Brace yourselves, readers. I’m about to say a scary word. Bankruptcy. Are you still with me? Good. Getting past our fear of that word is the first step towards understanding what it is, when it should be (and should NOT be) used, and what the repercussions of that use will be. Growing up, I was terrified of that word. My father was a dairy farmer who, as our neighbors declared Chapter 12 bankruptcy one after the other, would sneer and say that “only social deadbeats take the easy way out by going bankrupt.” He was a stubborn man, and when we lost our farm to foreclosure, he took comfort in the fact that we never went bankrupt.
With the recent poor economy, bankruptcies had been skyrocketing. The bankruptcy rate hit its peak in 2010 (as seen by the 182,000 filing decrease in 2011), but there are still plenty of Americans teetering on the precipice of fiscal insolvency. The terrifying part of all of this is that too many people enter into bankruptcy without asking themselves or an expert the hard questions. When should you file for bankruptcy? What are the benefits of filing bankruptcy? Do I need a bankruptcy lawyer? What is the difference between Chapter 7 bankruptcy and the others?
First, let us start with the different types of bankruptcy. You cannot determine when should you file for bankruptcy if you cannot tell them apart. There are two (well, actually four, but Chapter 11 and 12 are nearly identical to Chapter 13) types of personal bankruptcy. Chapter 7 is a liquidation bankruptcy. Your debts are dissolved and partially paid off by liquidating all of your assets. Chapter 13 is a debt adjustment, where you essentially set up a payment plan that agrees to let you keep your belongings, but pay a reduced portion of your debt. Chapter 7 is far more common, accounting for 84 percent of bankruptcy filings in Michigan in 2011, compared to just 16 percent for Chapter 13.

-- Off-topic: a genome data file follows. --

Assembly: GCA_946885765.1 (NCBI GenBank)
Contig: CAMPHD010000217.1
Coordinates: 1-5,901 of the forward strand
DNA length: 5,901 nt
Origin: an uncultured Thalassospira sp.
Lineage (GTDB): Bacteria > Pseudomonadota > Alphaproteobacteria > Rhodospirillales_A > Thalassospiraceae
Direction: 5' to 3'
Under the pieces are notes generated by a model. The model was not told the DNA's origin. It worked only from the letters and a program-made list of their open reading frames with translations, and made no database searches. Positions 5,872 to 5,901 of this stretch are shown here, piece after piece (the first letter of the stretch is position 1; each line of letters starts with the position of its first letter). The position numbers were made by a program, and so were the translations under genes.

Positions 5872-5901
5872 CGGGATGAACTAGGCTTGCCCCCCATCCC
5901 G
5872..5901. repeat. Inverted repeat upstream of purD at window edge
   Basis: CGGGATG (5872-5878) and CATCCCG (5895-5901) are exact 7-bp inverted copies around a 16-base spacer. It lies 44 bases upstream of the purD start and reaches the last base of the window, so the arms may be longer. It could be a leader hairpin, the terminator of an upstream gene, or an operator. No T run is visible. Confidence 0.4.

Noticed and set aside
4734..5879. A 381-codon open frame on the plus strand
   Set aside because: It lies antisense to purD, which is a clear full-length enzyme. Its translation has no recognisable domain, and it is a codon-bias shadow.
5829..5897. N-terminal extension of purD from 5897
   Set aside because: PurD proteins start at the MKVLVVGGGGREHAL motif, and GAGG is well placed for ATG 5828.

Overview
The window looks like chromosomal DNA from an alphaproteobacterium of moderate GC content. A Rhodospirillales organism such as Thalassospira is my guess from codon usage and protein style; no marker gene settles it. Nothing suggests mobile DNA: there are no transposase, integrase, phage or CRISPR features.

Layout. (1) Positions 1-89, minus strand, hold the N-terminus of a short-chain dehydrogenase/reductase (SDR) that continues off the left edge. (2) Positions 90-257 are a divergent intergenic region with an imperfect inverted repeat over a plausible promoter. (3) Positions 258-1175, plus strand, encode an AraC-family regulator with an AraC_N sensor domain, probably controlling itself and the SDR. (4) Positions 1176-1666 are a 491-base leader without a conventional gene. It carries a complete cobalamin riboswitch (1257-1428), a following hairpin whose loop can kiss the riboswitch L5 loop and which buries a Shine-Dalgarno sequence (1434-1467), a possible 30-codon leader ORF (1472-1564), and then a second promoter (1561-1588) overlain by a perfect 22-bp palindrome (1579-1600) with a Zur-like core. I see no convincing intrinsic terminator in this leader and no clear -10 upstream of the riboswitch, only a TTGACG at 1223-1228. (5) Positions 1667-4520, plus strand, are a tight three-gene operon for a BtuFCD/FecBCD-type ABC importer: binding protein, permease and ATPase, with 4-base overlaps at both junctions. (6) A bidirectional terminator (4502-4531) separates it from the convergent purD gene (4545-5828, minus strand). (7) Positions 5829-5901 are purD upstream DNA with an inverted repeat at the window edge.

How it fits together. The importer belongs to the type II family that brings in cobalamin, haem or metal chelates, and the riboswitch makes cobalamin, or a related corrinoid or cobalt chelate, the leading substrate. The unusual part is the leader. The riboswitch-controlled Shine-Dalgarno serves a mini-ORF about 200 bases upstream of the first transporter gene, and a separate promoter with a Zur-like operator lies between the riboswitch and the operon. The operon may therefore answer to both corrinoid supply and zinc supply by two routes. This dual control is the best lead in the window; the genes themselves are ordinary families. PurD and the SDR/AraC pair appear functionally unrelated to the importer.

In short, the answer to when should you file for bankruptcy is entirely dependent on your situation. Find the right attorney if you are considering bankruptcy. While some view bankruptcy as a fresh start or a reset button, that is simply not the case. Bankruptcy, even when it is the best option, has serious and long term consequences. Further, bankruptcy will not wipe out all of your debts. There are certain kinds of debt, like student loans, that are exempt from bankruptcy protections. A lawyer specializing in bankruptcy cases will be able to help you determine your options. If there is a way out of your debt without incurring the consequences of a bankruptcy, an attorney will help you find it.
See this link for more: michiganbankruptcyfirm.com